This week we began looking at Macedonian civilization, and as usual we began with geography.
The map shows Macedon as a land-locked and mountainous area, and we would expect this kind of terrain to have a particular emphasis on its people. . .
- Mountainous areas are always difficult to control, leading to weak central governments
- Usually an aristocratic warrior elite seeps into the culture, which usually divides the people into warring clans (for this and the above point, think of Afghanistan, which has a similar geography to Macedon).
- With this environment, we usually see a low level of cultural output, due to their relative isolation and internal divisions (this is not the case with Scotland, but Scotland is not land-locked as Macedon is).
I was glad to see the students start to make connections between Macedon, Assyria, and Sparta. All three share a similar geography, and all three share a similar geographic position — on the periphery of their respective societies. Sparta and Assyria had stronger central governments than Macedon, but their similarities should make us realize of the power of geography to shape the course of a civilization.
As I mentioned, Macedon had little role in Greek civilization for many centuries. But as luck would have it, Macedon saw the rise of the charismatic and ruthless Phillip II just at the very moment of grave political weakness for Athens, Thebes, and Sparta. Opportunity knocked for Macedon. Phillip looked every inch the tough customer he portrayed, wearing an eye patch over his wounded eye for necessity, and probably, for effect as well. But Phillip combined his personality and appearance with a keen understanding of how to maximize the qualities of his society into a formidable military machine.
One key to the effectiveness of his military was that he matched the personality of his culture with his army. Infantrymen in other Greek city-states often came from the middle-upper classes. He owned land and had a stake in the politics and way of life of his city-state. The Athenian hoplite, for example, therefore oriented himself toward defense of what he had. He wore heavy armor and carried a large shield. This was not a mobile force, but one geared to “make a stand” to defend home turf. A standard Greek military formation might look like this:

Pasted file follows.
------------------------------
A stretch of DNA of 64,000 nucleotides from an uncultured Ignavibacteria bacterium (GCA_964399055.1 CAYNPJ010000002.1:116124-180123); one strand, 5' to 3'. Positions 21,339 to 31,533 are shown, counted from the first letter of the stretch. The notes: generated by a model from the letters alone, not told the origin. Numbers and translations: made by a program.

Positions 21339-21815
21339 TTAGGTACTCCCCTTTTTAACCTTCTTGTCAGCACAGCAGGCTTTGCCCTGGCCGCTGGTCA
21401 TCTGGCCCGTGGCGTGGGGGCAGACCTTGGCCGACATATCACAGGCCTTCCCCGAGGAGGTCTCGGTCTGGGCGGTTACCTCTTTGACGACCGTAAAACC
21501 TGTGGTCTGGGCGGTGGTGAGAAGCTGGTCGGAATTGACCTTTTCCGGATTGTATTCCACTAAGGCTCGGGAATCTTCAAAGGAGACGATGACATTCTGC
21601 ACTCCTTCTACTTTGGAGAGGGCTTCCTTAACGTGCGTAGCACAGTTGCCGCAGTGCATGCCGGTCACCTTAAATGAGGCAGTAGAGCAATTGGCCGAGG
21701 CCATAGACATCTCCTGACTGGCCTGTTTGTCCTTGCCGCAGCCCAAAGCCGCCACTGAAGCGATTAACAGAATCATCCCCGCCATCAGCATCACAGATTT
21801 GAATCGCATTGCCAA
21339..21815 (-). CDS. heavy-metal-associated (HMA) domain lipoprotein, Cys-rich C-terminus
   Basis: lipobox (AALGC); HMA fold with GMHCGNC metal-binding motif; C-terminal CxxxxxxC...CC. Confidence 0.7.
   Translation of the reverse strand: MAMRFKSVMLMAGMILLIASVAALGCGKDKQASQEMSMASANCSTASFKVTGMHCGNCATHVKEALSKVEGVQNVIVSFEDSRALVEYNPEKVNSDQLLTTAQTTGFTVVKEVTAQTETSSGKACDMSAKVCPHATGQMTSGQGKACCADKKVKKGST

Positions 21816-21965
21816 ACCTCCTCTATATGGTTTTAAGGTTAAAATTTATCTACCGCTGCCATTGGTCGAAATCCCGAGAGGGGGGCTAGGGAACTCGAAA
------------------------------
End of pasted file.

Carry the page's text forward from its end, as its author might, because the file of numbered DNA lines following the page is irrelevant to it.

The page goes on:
In contrast to other city-states, Macedon had virtually no middle class. Anyone recruited for the infantry would be either poor or a mercenary. This type of man would not fight to defend anything in particular. He has no stake in the society for which he fights. Such a man might be motivated to take from others, however, and this would require shifting the balance toward an offensively minded and equipped infantry, which you see below:
In addition to the long spears you see above, their soldiers also carried a long dagger, another offensive weapon. While the image above does show the Macedonians with shields, I agree with Victor Davis Hanson (and others) that argue that Macedonian shields had no real function in battle. They were worn apparently mostly around the neck and draped to the side (as both arms would be needed to wield their spears). Some argue that the shields were used in battle, but mainly as a prop for their spears. If this is so, we see that even their shield served as a offensive weapon of sorts.
Phillip’s infantry gave them much more firepower at the point of attack. Not only did they have longer spears, but because they had to stand sideways to hold the spears, they could fit more men in each row. Some students wisely pointed out that the Macedonians would be vulnerable to a quick flanking movement, but the Greek infantry Phillip faced was “heavier” infantry, and not equipped for fast movement. They could not exploit this weakness of Phillip’s force (though a century later, the Romans would do so).
I hope that the students understood that militaries don’t, or at least should not, be created in a vacuum. They function best when they are a direct product of the civilization from which they arise. Next week we will continue by looking at the most famous Macedonian of all, Phillip’s son Alexander.